Does temperature influence hydraulic oil injury?

By |  February 13, 2018 0 Comments

Hydraulic equipment is vital to turfgrass management. Hydraulic oil leaks occur because of equipment malfunction and/or human error. The leaks injure putting green turf and cause loss of turf quality because the oil kills turfgrass shoots.

Most hydraulic oil leaks occur during the operation of equipment, and it’s been assumed by many people that the heat of the fluid leaking from equipment kills the turf. There are numerous references to this in the literature. If the heat associated with the hydraulic oil causes turfgrass injury, then spills of hydraulic oils at ambient outdoor temperature should result in less turfgrass injury.

Figure 1. Injury to TifEagle bermudagrass following a simulated hydraulic oil leak.

To test this hypothesis, research was conducted in North Fort Myers, Fla. in September 2014 to determine the effect of temperature on hydraulic oil injury. Two hydraulic oils, petroleum hydraulic oil and vegetable hydraulic oil, were applied to a TifEagle hybrid bermudagrass (Cynodon dactylon x C. tranvaalensis) green at two temperatures, 95 degrees F and 176 degrees F. The 95 degrees F was ambient outdoor temperature, and 176 degrees F was the estimated temperature of hydraulic oil in running equipment. Three milliliters of each oil at each temperature were applied to turf, and the injury area was evaluated daily for seven days using digital image analysis. There were four replications of each treatment in a two-factor, completely randomized experimental design, and the experiment was repeated.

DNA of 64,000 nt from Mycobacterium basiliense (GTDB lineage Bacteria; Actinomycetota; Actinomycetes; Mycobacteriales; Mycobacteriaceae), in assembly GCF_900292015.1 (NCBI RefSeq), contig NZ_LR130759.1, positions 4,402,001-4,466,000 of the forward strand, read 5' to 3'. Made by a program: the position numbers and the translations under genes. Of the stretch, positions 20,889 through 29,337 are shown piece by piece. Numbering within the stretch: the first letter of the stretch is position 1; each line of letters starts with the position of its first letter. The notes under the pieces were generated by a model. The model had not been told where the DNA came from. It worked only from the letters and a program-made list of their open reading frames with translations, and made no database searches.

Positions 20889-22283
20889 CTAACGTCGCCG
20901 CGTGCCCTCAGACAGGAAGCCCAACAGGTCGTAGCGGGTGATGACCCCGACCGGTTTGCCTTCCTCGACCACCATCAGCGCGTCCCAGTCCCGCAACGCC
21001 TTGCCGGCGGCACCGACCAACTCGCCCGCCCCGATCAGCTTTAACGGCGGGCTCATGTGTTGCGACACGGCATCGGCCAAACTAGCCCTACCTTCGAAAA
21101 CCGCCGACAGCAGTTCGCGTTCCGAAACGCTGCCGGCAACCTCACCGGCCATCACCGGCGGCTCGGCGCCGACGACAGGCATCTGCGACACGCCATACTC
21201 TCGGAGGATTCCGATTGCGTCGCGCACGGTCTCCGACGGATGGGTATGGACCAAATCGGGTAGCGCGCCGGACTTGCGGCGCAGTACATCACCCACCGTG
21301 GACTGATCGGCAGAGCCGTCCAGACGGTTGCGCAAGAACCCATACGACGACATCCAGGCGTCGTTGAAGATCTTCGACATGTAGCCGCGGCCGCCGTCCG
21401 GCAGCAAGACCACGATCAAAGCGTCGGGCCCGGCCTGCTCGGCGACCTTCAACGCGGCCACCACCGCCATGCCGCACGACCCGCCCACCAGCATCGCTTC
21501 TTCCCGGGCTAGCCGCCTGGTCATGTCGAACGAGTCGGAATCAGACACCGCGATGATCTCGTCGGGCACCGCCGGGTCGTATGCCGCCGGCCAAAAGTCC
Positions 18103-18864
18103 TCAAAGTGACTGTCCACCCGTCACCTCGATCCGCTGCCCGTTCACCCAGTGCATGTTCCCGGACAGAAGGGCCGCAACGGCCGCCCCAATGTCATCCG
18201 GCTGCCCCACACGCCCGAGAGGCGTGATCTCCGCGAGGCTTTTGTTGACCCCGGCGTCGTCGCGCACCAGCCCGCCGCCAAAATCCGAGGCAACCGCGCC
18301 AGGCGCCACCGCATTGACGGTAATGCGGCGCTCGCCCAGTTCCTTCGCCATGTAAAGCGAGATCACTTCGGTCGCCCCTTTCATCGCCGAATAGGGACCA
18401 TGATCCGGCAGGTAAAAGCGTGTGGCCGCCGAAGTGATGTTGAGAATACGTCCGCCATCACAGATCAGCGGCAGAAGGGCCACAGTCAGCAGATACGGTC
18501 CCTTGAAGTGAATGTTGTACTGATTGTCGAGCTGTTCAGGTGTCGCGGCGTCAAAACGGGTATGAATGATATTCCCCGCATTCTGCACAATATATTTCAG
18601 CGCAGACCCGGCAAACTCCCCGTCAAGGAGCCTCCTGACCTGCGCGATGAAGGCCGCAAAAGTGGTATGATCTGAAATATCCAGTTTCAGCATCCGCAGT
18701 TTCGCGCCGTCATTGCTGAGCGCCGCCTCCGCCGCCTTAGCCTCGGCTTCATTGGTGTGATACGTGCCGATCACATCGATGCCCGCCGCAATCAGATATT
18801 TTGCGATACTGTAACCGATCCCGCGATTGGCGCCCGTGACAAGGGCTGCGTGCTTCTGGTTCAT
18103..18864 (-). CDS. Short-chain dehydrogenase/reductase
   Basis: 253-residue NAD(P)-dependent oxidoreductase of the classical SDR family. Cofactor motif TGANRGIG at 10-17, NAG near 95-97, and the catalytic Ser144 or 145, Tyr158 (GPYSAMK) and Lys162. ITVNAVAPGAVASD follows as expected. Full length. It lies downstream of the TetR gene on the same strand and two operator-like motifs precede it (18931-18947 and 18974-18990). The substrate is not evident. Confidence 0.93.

Temperature did not influence injury area, but hydraulic oil type did (Figure 1). Spills of petroleum hydraulic oil consistently resulted in a larger injury area compared with vegetable hydraulic oil, but both oils killed turf. However, there were no significant differences in injury area between temperatures for either oil type. Hot oil will kill turf. But the notion that it is the heat that kills the turf is a myth. Hydraulic oil at ambient outdoor temperature kills turf just as dead.

Photo: Lee Berndt, Ph.D.

William L. Berndt, Ph.D. is president of Environmental Turf, Inc., Fort Myers, Fla. Lee can be reached at for more information.

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